European pratictioner and researcher

Introduction

In times of economic crisis and instability there is an increased need to mobilize public funds to stimulate growth, but at the same time in these periods there is a scarcity of resources. This situation stimulates a search for more efficiency and effectiveness, and ultimately a better use of resources in terms of concentrating funds and focusing on results. Because of its size, the EU budget has a limited macro-economic impact but its leverage effect and its capacity to mobilize resources through co-financing are important and can make a difference.

The EU Budget has a potential capacity to contribute more to economic governance as it can drive changes in the European economy. There seem to be two necessary conditions for it to achieve this objective: a reform, with a new balance between its redistributive (agriculture and cohesion) and investment (competitiveness) roles, and more efficiency and effectiveness in delivering the expected results.

In spite of a global reduction of resources, the 2014-2020 Multiannual Financial Framework (MFF) has continued this (slow) evolution towards a re-balancing between redistribution and investment. Agriculture has been reduced by more than 13% with respect to the previous period and cohesion policy has been reduced by about 8%, while the heading of Competitiveness for growth and jobs – which includes research and innovation; education and training; trans-European energy, transport and telecommunications networks; social policy; and enterprise development – has been increased with respect to the previous period by more than 35%. This trend was already initiated in the 2007-2013 programming period.

Good coordination of financial efforts and a concentration of funds on shared priorities can have dynamic effects, but only on condition that fundamental EU principles are respected. EU legislation and subsequent support from the EU Budget should only intervene when the principles of subsidiarity and European added value are respected. The EU should only legislate when action at the EU level is more efficient than action at the national level and a European added value can be demonstrated. Another principle is the additionality of funds (particularly for structural funds). EU funds should not replace national funds but always come as a complement. Furthermore, the allocation of funds should not be directed at single projects but should be part of a strategy aligned with EU priorities.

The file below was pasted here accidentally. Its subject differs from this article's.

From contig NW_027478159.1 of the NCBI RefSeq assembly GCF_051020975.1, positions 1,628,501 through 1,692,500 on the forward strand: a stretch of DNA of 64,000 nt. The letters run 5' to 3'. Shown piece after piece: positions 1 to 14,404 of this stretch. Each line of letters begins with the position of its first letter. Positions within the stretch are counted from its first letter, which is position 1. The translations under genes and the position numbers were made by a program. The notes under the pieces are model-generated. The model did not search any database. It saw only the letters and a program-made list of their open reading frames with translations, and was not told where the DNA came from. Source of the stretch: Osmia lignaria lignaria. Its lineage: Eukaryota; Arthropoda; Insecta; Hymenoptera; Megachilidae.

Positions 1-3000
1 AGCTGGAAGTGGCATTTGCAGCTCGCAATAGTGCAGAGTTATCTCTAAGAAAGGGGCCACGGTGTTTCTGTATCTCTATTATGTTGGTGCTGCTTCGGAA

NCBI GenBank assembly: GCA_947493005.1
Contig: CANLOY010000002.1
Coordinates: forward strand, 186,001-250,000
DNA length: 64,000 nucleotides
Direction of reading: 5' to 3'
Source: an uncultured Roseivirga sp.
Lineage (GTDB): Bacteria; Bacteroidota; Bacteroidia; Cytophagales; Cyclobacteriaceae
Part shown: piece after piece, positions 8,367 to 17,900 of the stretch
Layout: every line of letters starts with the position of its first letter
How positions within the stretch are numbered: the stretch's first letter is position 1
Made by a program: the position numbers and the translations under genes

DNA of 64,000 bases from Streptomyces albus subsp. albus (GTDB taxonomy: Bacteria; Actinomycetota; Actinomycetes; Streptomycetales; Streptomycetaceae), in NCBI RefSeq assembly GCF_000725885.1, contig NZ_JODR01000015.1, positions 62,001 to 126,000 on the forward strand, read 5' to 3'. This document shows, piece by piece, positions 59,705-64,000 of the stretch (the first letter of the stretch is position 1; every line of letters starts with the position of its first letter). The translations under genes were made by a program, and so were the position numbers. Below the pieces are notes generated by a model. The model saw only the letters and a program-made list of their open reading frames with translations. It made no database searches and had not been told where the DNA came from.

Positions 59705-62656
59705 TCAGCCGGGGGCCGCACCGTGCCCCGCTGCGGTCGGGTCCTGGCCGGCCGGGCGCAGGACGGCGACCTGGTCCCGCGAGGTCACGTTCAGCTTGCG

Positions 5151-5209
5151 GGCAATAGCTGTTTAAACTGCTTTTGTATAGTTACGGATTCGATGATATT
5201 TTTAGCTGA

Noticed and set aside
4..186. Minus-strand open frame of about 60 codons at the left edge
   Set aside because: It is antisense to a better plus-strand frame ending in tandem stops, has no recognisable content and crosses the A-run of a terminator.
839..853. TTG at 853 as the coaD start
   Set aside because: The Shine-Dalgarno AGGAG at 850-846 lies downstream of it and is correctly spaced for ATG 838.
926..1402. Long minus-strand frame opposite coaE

In spite of the control exerted by governments and national parliaments, the full respect for these three principles is at least questionable. In many cases, the adoption of a regulation is more the result of a sum of national interests than genuine European added value.

This article will raise the following questions:

  1. Can EU policies gain efficiency if resources are allocated according to performance and results?
  2. Could Member State experiences with performance-based budgeting (PBB) offer support and inspiration?
  3. Which key indicators (KIs) are more suitable for use as budgetary indicators?
  4. How can EU legislation influence the introduction of a budget more focused on results?

How can a budget oriented towards results be managed in the EU decision-making process?

Read the full article and book @

http://cadmus.eui.eu/bitstream/handle/1814/48526/EffectivenessAddedValueEUbudget2017.pdf?sequence=1&isAllowed=y

 

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